The biggest trade-off you make with Partially Addressed Advertising Mail is you cannot use personal data like the recipient’s name but you do access lower data and postal costs.

From a direct mail media point of view, personalisation bonds your message to the recipient. This mailing is for me. This is important. However, when you’re targeting the affluent there is a compelling case for this new alternative.

Personalisation often isn’t used much

For some mailers, personalisation pretty much starts and ends at the name in the address block and the salutation. Dear Mr Arrowsmith. Formal, polite and relevant. It is for me after all. It’s not for my neighbour, or my wife, or one of the kids. Just me.

But will you miss out on responses, if you don’t use a name?

With Partially Addressed Advertising Mail, you cannot use personally identifiable data such as a name. This is what makes this new advertising mail alternative GDPR compliant. Instead, you can set up collective names on your mailing, which claw back some of the advantages of using names.

Use a Locality Name

If you live in a village, town or neighbourhood, use a collective name that applies the locality. So, <Insert Your Town Name Here> Resident, is still ‘personalising’ the mailing. You are recognising and connecting to something tangible about the recipient, like where they live, and potentially invoking curiosity to ensure the mailing is opened.

This takes a positive step away from the traditional ‘The Occupier’. For me, that’s altogether too impersonal and bureaucratic. It has little warmth or relevance as the letter is already addressed, so The Occupier is superfluous.

Use Your Product Category

Choosing to use your product or service category quickly singles out the household resident for whom the mailing is most relevant. The Furniture Lover may not exist at all in a household, but for the overwhelming majority, there will be someone who fits this billing.

Just how far you can extend these wide ranging descriptions is anyone’s guess. But, using collective names can arguably elevate a mailing’s appeal at least to the level of current low levels of typical personalisation use. Collective names acknowledge people do perform roles in households, so tap into them.

Make a Formal Name Informal and Friendly

This is all about softening formality. Being friendly and to a degree writing in fun. So, Head of Household could be The Household Commander or Head of Most Things.

Your collective name choice will help minimise the drop in personal relevance, but admittedly will not eradicate it. It is advised that you test different collective names and track responses by this variant.

The Engagement Rate for Partially Addressed Mail is 86%

Your mailing is actually highly likely to be opened and read. Engaged with. So, ask yourself, is this radically different to personalised mail? Maybe a little, but not by that much. A few percentage points difference in response terms.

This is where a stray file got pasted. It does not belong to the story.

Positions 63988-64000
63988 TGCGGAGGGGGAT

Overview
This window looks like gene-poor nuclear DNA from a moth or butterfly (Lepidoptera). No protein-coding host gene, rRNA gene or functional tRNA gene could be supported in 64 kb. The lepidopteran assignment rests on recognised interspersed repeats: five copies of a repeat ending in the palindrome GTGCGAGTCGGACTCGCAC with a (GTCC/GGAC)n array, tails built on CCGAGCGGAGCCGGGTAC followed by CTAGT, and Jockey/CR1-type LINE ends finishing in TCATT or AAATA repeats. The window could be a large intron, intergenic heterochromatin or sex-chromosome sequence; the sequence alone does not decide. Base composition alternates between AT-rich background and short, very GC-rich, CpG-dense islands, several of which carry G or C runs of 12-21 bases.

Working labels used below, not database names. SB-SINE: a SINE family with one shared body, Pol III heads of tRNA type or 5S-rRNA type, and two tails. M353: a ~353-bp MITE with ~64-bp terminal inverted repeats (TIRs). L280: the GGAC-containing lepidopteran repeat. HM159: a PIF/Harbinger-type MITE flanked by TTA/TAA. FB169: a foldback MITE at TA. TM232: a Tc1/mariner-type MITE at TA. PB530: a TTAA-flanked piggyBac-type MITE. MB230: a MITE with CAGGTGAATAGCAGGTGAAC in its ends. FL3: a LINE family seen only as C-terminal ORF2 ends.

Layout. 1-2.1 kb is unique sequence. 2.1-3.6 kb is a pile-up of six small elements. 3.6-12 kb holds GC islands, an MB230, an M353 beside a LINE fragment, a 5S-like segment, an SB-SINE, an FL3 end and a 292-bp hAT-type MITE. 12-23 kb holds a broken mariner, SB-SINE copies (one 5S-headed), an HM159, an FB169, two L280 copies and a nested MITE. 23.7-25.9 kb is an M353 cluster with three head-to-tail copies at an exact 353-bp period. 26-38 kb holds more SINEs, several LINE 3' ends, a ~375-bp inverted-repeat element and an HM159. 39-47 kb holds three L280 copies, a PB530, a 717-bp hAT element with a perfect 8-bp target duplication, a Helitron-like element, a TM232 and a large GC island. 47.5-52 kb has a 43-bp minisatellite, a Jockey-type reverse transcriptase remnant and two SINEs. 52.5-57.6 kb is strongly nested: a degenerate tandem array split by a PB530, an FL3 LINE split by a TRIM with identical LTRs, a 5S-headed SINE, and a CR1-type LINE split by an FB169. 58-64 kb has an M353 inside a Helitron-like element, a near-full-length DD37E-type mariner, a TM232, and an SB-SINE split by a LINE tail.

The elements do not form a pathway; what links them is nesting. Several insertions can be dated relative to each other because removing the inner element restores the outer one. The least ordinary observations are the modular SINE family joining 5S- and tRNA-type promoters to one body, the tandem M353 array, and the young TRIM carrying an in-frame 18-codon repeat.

More Than DOUBLE The Affluent Reach With Partially Addressed

Critically, you will be able to reach more affluent households than simply using name and address lists. This is true for the UK High Net Worth Database, a database with names and addresses of high net worth and affluent individuals in the UK. My company Finely Fettled markets the data.

For some years, data vendors have filled in the gap between those households not on the Open Register and all households. This was done using various sources of third party data. With GDPR, such data is becoming less available.

Using the uplift figures from The UK High Net Worth Database, for every 100 names and addresses for your next affluent mailing campaign, you can get 225 addresses using Partially Addressed Advertising Mail. It stands that those households in the increment have probably received less personalised direct mail. So, Partially Addressed provides a massive boost when targeting the affluent.

Partially Addressed is Profiled

Don’t make the mistake of thinking that Partially Addressed is just about lower postage prices. We’ll quantify that later, but the point you should consider is Partially Addressed starts with a genuine profile of your existing customers. Watch the video on

This means that you target and rank all postcodes that are similar to your customers. First, because they literally live in the same postcode as your customers and second, because we use up to 30,000 different attributes and a geo-demographic profiling system to single out the best affluent households you can market to.

Our process ranks top-ups, the neighbours in the same postcode as your customers, and lookalikes, the postcodes containing households most like your existing customers. Imagine a spreadsheet with the top cell A1 being the very best matching postcode to your customers and further down, cell A25000 being the worst. If we select all cells from top to, say, cell A6000, you’d have approximately a mailing containing the best 100,000 households available.